Treasures of the Royal Courts: About the Exhibition

Hampden Portrait of Elizabeth I, attributed to Steven van Herwijk or Steven van der Meulen, England, about 1560. © Philip Mould Ltd

Hampden portrait of Elizabeth I, attributed to Steven van Herwijk or Steven van der Meulen, England, about 1560. © Philip Mould Ltd

9 March – 14 July 2013

This exhibition showcased the majesty of the courts of Henry VIII and Elizabeth I to Ivan the Terrible and the early Romanovs. From royal portraits, costume and jewellery to armour and heraldry, Treasures of the Royal Courts told the story of diplomacy between the British Monarchy and the Russian Tsars through more than 150 magnificent objects.

A rarely-shown painting of Elizabeth I, Shakespeare's First Folio, a suit of armour tailor-made for Henry VIII and the legendary ruby-studded Drake Star revealed the spectacular world of kings, queens, merchants and courtiers from 1509 to 1685. At the heart of the exhibition was the beautiful English and French silver given to the Tsars by the British royal family, on exclusive loan from the Moscow Kremlin Museums in celebration of 500 years of Anglo-Russian exchange.

информация об экспонатах на русском языке (PDF файл, 807 Кб)

Treasures of the Royal Courts: Tudors, Stuarts and the Russian Tsars was supported by the Friends of the V&A. With further support from Summa Group. With additional thanks to Vnesheconombank.



Contemporary Commission

'Union' Centrepiece, designed and made by Miriam Hanid, silver, raised and chased, London, 2013. Museum no. M.1-2013

'Union' Centrepiece, designed and made by Miriam Hanid, silver, raised and chased, London, 2013. Museum no. M.1-2013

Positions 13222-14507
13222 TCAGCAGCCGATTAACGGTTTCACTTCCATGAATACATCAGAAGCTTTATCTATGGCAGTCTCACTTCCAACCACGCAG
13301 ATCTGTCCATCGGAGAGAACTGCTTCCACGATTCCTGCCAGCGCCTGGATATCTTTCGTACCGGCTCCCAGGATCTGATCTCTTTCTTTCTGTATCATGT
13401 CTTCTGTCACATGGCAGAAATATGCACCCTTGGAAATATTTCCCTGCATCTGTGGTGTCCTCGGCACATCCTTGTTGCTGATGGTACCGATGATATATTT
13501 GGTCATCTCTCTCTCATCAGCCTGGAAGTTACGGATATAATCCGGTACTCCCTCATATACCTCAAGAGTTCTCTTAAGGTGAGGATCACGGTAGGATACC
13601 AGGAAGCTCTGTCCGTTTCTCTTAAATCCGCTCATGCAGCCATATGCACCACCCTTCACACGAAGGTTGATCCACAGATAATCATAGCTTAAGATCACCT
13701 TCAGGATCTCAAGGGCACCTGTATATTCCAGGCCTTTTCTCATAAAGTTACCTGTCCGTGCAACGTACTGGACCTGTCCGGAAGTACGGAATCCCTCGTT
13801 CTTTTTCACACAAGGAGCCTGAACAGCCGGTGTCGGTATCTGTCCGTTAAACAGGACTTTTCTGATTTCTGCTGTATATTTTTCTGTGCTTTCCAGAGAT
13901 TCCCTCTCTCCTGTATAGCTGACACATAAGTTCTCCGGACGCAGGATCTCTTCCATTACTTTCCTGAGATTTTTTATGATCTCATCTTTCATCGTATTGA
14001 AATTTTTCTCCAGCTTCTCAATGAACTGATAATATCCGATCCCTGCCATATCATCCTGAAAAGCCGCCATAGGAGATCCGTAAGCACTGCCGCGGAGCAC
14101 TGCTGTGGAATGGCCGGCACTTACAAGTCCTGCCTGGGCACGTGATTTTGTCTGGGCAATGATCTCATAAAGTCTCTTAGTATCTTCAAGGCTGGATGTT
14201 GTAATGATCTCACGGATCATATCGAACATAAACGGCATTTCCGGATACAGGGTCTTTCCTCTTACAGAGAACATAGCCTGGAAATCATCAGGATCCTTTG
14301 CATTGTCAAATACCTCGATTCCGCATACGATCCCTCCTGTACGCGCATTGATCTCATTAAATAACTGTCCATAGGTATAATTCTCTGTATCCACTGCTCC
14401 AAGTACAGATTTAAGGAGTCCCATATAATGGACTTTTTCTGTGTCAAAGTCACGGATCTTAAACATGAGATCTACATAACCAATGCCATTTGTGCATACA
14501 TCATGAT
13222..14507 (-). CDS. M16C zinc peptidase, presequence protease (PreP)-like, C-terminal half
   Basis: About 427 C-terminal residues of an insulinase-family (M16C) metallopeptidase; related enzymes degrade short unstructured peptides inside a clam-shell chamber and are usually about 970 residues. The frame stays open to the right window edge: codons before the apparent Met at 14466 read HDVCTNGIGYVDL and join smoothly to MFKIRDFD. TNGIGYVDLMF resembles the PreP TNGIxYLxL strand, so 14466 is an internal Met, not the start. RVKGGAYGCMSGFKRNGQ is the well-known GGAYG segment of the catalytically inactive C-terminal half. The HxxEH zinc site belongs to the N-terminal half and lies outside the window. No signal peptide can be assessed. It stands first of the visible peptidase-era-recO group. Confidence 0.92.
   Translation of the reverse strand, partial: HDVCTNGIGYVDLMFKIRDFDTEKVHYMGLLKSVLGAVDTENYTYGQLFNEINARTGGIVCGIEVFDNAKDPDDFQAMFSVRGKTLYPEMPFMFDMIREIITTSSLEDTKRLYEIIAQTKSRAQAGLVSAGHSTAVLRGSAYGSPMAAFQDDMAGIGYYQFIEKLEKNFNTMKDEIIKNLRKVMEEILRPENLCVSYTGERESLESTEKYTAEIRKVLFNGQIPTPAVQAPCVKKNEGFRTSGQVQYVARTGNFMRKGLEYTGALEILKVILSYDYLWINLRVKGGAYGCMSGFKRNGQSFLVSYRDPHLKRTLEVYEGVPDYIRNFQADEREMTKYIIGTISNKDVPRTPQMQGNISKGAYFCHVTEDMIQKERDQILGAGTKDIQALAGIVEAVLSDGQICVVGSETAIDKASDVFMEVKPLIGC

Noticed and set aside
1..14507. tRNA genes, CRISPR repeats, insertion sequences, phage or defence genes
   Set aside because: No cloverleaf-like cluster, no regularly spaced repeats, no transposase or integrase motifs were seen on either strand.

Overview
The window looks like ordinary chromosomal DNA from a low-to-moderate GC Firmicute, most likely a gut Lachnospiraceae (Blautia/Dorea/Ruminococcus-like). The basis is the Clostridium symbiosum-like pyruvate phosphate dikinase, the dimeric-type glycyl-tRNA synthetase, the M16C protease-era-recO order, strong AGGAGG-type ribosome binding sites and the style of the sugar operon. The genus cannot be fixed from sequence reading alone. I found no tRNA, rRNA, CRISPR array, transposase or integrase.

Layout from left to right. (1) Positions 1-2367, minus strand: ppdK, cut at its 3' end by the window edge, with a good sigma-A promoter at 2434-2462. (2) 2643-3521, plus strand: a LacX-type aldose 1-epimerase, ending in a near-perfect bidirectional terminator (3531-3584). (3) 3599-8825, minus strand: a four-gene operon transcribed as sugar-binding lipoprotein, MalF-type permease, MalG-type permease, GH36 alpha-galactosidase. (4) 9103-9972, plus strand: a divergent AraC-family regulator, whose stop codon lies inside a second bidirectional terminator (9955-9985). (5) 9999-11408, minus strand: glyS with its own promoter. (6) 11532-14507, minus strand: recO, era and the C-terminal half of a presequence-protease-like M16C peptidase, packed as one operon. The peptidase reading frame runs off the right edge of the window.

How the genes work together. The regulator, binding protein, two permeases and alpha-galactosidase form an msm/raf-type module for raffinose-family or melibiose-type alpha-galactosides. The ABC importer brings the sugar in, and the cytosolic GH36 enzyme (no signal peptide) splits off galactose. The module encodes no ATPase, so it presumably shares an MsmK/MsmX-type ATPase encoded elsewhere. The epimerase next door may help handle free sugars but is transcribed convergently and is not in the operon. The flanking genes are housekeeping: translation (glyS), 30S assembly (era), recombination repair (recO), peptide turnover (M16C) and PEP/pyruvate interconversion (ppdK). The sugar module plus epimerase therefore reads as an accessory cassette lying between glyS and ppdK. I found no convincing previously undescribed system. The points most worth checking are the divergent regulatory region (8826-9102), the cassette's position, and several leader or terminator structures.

The 'Union' Centrepiece by Miriam Hanid (right) is a contemporary response to the Dolphin Basin (below-right) made in 1635 by Christian van Vianen, goldsmith to Charles I. The piece was commissioned specially for the Treasure of the Royal Courts exhibition.

The Dolphin Basin has a raised, wavy undulating rim in the form of two dolphins, the heads of which come together on one of the shorter sides, water appearing to stream from them into the dish. Among the waves on the bottom can be seen a dolphin pouncing on a smaller fish. This dish, raised and chased from a single sheet of silver relies on contrasting burnished and matted areas to add to the illusion of rippling water.

‘Union’ is made from a single sheet of silver. In the design, Hanid combines the forms of fish fins and tails with the patterns they create in water, an appropriate subject for the centrepiece for a dining table.

The Dolphin Basin, Christian van Vianen, London, England, 1635. Museum no. M.1-1918. © Victoria and Albert Museum, London

The Dolphin Basin, Christian van Vianen, London, England, 1635. Museum no. M.1-1918. © Victoria and Albert Museum, London

Miriam Hanid is a young silversmith with a growing reputation for flat-chased decoration, a technique whereby the front surface of the silver is raised by indenting (punching) it on the reverse using a variety of shaped steel tools and a chasing hammer. Hanid’s inspiration for this chased decoration is often drawn from the movement of the waves along the Suffolk coast, close to where she lives and works.

The fluid qualities of the centrepiece suggest the transitory nature of historic, English silver. Silver was often melted down, either to be remade in a newly fashionable style or for its bullion value to pay a debt.

The lightbox below shows some of Hanid's sketched designs for the piece.

Visit Miriam Hanid's website for more information about her work.

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